However, even with that being said there are 3 truths about love I have learned that will never change:
1.You must love yourself before you can truly love another.
As cliché as it may sound it’s the truth. It goes along the same lines as, how can you expect others to respect you, if you don’t respect yourself? I mean, if you want to get technical, you can still love another even if you hate yourself, but that love is shallow and not pure; and when there is no depth to love, it will eventually shrink away. It is an unhealthy kind of love.
2.To get love, you have to give love.
Let’s take a metaphorical approach for this one. The Dead Sea, it takes everything the Jordan River gives yet in turns gives nothing. So it is said for that reason to be “dead.” If that is so, then if, you are only receiving, and not giving love, then you are also dead (in terms of love). The whole point of a real relationship is for there to be mutual and reciprocal love and that can only work when two people are equally benefitting from the relationship.
3.Love is the reason we are all here.
Every value, principle, and belief has at it’s root love.
Texting, Tinder, and Technology
Living in the digital age has permanently changed the way we communicate with one another. Advances in technology have availed us to a variety of electronic means of communication that do not require face-to-face interaction. From texting to snapchat, these “shortcuts” are intended to make life easier. But they also have a down side that often causes confusion, unhappiness, and stress. Part of the appeal to these alternative forms of communication is that there is less human interaction with one another; making the beginning of a relationship feel less intense. For instance, pressure of rejection is lessened because you are not forced to actually confront the other person.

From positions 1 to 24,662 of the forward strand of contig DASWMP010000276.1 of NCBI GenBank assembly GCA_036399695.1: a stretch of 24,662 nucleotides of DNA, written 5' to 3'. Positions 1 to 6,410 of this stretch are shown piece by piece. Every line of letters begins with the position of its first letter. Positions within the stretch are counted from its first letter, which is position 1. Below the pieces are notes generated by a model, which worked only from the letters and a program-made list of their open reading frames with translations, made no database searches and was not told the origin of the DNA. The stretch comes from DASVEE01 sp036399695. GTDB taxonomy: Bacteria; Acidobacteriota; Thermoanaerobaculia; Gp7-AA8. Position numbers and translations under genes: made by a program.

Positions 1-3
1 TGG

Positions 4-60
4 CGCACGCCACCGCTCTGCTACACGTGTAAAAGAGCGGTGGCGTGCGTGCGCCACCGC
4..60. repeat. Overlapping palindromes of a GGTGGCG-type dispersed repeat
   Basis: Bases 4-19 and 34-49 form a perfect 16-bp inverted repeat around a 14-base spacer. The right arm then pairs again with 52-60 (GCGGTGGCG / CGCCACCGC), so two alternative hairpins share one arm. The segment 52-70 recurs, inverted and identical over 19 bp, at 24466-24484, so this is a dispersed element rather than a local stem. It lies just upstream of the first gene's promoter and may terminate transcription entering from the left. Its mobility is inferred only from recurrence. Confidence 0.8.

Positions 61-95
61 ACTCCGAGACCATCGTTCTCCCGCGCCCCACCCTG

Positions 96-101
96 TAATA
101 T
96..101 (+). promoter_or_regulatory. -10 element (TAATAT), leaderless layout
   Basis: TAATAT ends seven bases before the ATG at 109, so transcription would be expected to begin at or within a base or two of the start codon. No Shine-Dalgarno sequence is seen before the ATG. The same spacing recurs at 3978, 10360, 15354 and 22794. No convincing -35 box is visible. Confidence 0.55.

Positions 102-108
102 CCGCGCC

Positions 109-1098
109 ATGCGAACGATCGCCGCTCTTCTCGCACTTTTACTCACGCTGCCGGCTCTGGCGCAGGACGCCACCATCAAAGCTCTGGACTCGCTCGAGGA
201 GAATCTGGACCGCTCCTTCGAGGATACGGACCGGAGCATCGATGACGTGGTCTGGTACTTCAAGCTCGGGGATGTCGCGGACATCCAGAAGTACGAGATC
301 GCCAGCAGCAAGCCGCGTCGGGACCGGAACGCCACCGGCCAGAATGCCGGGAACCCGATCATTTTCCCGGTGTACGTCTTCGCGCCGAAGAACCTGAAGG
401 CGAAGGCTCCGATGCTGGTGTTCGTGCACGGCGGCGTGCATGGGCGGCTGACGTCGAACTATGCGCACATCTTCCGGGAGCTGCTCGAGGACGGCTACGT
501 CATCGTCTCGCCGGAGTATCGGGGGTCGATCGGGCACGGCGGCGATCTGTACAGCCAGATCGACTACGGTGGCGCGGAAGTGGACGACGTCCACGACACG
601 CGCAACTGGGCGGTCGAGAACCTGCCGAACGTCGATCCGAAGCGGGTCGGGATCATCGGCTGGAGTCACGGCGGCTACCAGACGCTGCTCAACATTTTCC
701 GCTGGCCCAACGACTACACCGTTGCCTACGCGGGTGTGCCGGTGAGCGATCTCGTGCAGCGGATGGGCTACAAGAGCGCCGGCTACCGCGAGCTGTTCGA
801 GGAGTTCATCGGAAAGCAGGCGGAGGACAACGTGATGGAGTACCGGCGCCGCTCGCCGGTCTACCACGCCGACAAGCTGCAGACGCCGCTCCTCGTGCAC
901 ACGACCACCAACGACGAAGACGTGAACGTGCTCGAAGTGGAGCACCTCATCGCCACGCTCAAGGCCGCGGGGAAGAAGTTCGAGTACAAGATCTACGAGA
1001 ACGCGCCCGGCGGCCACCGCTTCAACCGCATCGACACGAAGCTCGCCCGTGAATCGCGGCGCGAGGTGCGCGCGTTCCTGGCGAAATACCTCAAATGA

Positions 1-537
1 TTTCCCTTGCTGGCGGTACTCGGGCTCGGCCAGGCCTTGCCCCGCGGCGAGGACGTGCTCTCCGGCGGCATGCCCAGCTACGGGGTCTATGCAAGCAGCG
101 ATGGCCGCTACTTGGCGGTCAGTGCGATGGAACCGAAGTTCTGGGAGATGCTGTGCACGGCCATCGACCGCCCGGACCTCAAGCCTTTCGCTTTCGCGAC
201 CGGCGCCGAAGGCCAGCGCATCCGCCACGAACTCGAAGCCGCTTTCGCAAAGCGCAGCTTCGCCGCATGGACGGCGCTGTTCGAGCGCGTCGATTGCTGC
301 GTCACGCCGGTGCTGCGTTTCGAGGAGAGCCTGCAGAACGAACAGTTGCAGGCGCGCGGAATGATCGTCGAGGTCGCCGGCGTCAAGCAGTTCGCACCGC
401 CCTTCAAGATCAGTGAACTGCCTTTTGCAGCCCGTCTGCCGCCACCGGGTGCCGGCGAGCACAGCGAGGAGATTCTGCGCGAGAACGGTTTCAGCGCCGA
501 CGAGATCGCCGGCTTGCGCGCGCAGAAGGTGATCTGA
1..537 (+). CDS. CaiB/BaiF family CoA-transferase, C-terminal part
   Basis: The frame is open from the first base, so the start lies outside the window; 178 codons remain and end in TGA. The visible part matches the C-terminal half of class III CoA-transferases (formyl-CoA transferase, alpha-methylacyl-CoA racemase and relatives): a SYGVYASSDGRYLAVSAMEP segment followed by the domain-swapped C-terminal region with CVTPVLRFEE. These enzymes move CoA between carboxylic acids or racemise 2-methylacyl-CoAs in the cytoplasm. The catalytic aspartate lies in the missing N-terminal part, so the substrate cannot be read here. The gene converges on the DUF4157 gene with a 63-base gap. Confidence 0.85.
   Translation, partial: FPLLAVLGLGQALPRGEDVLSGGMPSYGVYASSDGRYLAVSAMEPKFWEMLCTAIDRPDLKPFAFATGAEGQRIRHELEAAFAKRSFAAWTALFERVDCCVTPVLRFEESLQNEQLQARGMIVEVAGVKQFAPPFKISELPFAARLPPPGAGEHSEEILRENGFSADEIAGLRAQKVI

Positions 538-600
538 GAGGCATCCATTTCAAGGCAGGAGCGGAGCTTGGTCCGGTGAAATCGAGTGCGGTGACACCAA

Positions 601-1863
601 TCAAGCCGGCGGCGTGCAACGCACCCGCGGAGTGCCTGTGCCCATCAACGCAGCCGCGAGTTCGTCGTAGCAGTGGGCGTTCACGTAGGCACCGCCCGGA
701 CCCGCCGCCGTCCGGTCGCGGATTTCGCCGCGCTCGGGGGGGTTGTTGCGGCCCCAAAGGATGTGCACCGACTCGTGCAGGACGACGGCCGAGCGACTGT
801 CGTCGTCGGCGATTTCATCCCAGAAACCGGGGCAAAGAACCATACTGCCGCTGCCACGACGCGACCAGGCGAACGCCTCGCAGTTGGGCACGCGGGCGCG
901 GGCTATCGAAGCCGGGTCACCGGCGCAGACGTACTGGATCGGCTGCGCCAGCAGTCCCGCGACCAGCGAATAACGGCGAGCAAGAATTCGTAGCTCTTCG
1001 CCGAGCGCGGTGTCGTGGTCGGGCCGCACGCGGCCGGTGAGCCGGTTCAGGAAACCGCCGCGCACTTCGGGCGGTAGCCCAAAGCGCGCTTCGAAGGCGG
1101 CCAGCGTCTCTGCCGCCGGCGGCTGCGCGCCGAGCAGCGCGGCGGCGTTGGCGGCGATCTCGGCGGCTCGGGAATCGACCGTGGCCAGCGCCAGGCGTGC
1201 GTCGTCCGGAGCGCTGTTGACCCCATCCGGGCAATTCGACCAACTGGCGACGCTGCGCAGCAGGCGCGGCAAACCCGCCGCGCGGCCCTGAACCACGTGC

Greg Behrendt and Amiira Ruotola, authors of It’s Just a F***cking Date, explain how the “continual morphing that has come with the advances in communication technology and social networking has turned dating into a blur of booty calls, ambiguous hanging out and ‘window-shopping’…”
Case in point – you need go no further than your friendly and convenient app store to meet people. Tinder, a mobile matchmaking app akin to “window shopping,” matches couples based on their attractiveness to each other. All that is required is a link to your Facebook profile photo (photo only!). It allows you to set your own geographic radius to find a match. Although, take caution in using this app, you never know who is really behind the picture.
Based on my relationship experiences, electronic communication sucks. Two things about it that really bother me. First, people are now making assumptions of who you are based simply on your photos rather than actually getting to know you. The second is simple, yet seems to be overlooked, text messages lack tone, voice inflection, and facial expressions making it easy to take things the wrong way.
While it seems more comfortable and convenient to communicate with friends via electronic messaging, it is actually a less effective way to establish a meaningful relationship. Conversations are shortchanged when you rely on texting, because you miss the emotional complexity that takes place in a face-to-face interaction.
Ultimately, you reap what you sow here. You can’t depend on electronic communication to sow the seeds of your relationship. It’s then doomed from the start.